26.6 Crown use provisions were introduced into English patents legislation in 1883. Earlier case law had held that the Crown may retain rights to exploit inventions for which a patent had been granted, although this depended on the terms of the particular ‘letters patent’ issued under the Statute of Monopolies 1623. With the enactment of the Crown use provisions in 1883, the Crown agreed to be bound by patents, but obtained the protection of these provisions when using patented inventions. In 1903, Crown use and acquisition provisions were included in Australian patents legislation.
26.7 Historically, the two main justifications for Crown use provisions have been that: (a) the Crown should not be impeded from acting in the public interest by patents, which are Crown grants; and (b) the Crown, through its departments and authorities is ordinarily engaged in public service, rather than commercial activities, and therefore should be in a special position in regard to the use of patented inventions.
26.8 At the time the Crown use provisions were first enacted, the scope of government activities was much more limited than at present. Expansion in government services, including the provision of healthcare, has greatly broadened the potential application of the Crown use provisions.
26.9 The frequency with which the provisions have been used is difficult to establish. Some evidence that the provisions have been used may be found in the two reported cases in which the application of the Crown use provisions has been contested. Submissions in response to the ACIP Discussion Paper also provide some examples of Crown use being invoked, although not with respect to genetic materials or technologies. While the Crown use provisions may be used only rarely, their importance may lie more in their potential for use. One view is that the primary purpose of the Crown use provisions is ‘to force an unwilling licensor to the negotiating table’ and that the ‘threat of resort to the Crown use provisions may assist in ensuring an acceptable result from those negotiations’.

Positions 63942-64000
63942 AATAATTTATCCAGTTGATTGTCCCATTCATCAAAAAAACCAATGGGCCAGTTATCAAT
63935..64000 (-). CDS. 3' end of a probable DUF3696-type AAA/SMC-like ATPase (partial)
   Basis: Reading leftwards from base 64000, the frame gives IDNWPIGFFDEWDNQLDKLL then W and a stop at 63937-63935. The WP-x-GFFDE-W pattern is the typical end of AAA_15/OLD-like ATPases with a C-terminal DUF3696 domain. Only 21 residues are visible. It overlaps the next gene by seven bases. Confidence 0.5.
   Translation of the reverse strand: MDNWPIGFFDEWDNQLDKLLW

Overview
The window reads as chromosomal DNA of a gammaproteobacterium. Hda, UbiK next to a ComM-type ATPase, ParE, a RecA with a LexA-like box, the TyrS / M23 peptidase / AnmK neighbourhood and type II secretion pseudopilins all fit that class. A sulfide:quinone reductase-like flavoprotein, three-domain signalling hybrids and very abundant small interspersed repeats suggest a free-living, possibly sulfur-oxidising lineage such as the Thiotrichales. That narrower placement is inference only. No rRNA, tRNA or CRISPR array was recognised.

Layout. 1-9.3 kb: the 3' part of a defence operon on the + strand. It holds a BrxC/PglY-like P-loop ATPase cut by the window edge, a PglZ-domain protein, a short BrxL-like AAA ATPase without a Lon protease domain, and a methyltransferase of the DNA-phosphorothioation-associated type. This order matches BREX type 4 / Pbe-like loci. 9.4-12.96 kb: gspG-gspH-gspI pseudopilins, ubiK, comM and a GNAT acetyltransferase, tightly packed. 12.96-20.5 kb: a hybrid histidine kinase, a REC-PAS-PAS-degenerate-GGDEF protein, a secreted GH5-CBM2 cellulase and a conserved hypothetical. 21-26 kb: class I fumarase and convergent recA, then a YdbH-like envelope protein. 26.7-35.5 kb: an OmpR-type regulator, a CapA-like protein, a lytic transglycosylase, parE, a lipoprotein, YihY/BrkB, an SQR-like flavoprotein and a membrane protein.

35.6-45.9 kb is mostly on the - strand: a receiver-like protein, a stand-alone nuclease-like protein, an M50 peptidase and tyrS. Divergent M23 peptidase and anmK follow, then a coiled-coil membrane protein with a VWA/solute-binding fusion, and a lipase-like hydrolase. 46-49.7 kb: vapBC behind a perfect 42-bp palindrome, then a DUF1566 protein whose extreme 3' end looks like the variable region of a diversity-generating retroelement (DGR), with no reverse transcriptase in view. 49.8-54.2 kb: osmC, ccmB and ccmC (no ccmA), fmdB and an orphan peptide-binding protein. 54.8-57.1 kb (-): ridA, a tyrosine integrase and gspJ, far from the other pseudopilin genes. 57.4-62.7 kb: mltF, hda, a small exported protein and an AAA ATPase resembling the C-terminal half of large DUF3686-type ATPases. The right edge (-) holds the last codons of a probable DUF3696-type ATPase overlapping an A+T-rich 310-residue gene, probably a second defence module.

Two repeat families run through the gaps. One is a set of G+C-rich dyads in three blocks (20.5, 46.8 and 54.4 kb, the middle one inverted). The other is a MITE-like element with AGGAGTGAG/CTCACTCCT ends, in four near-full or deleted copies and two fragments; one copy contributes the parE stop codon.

26.10 There are various reasons why the Crown might seek to exercise the Crown use or acquisition provisions in respect of genetic inventions used in scientific research or healthcare provision. These reasons include:
facilitating genetic research by organisations such as the Commonwealth Scientific and Industrial Research Organisation (CSIRO);
providing medical genetic testing through public sector genetics laboratories; or
providing novel therapies (such as those involving gene therapy, therapeutic proteins or stem cells) through public sector health organisations or other healthcare providers.
26.11 The Crown use provisions involve significant interference with the rights that patent holders otherwise have under the patent system. It is arguable that the Crown use provisions should not be relied upon too readily and should be invoked only in exceptional circumstances if confidence in the patent system is to be preserved. For example, reliance upon the provision may be justifiable in the case of public health emergencies, such as those in which the United States and Canadian governments contemplated compulsory use of Bayer AG’s patent on the ciprofloxacin antibiotic following bioterror attacks using the anthrax organism in the United States.
26.12 However, even in these circumstances, Crown use of a patent may be controversial and this factor may act as a political constraint on the exercise of these provisions of the Patents Act. Another constraint is that, as discussed below, where the provisions are invoked, adequate remuneration or compensation must still be paid to the patent holder.
26.13 The Agreement on Trade-Related Aspects of Intellectual Property Rights 1994(TRIPS Agreement) contains detailed provisions dealing with the use of patented inventions ‘without the authorization of the right holder, including use by the government or third parties authorized by the government’. There are detailed provisions in relation to the permissible duration and scope of such use, remuneration of the patent holder, and judicial or other independent review of decisions. These provisions apply to Crown use of patented inventions, which is considered to be ‘public non-commercial use’ for the purposes of the TRIPS Agreement. Importantly, art 31(b) of the TRIPS Agreement, permits Crown use without efforts being made to obtain prior authorisation from the patent holder.
The Patents Act
26.14 Section 163(1) of the Patents Act allows the exploitation of a patented invention by the Commonwealth or a State, or by a person authorised by the Commonwealth or a State, without liability for infringement of the patent, provided that the exploitation is ‘for the services of the Commonwealth or the State’. The permitted exploitation expressly includes exploitation by an authority of the Commonwealth or of a State.